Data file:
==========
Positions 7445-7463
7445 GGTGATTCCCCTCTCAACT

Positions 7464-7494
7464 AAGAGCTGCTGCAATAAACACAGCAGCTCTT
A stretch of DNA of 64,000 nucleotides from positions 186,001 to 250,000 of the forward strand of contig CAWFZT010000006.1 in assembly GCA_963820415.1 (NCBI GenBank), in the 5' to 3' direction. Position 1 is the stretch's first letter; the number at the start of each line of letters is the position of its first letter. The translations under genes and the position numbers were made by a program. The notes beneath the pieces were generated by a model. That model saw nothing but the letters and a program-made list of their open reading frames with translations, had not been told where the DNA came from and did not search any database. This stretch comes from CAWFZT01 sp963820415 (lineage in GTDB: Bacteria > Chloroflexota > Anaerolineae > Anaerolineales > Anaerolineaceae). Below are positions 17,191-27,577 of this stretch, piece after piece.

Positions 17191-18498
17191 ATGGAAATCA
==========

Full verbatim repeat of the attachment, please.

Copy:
Positions 7445-7463
7445 GGTGATTCCCCTCTCAACT

Positions 7464-7494
7464 AAGAGCTGCTGCAATAAACACAGCAGCTCTT
A stretch of DNA of 64,000 nucleotides from positions 186,001 to 250,000 of the forward strand of contig CAWFZT010000006.1 in assembly GCA_963820415.1 (NCBI GenBank), in the 5' to 3' direction. Position 1 is the stretch's first letter; the number at the start of each line of letters is the position of its first letter. The translations under genes and the position numbers were made by a program. The notes beneath the pieces were generated by a model. That model saw nothing but the letters and a program-made list of their open reading frames with translations, had not been told where the DNA came from and did not search any database. This stretch comes from CAWFZT01 sp963820415 (lineage in GTDB: Bacteria > Chloroflexota > Anaerolineae > Anaerolineales > Anaerolineaceae). Below are positions 17,191-27,577 of this stretch, piece after piece.

Positions 17191-18498
17191 ATGGAAATCA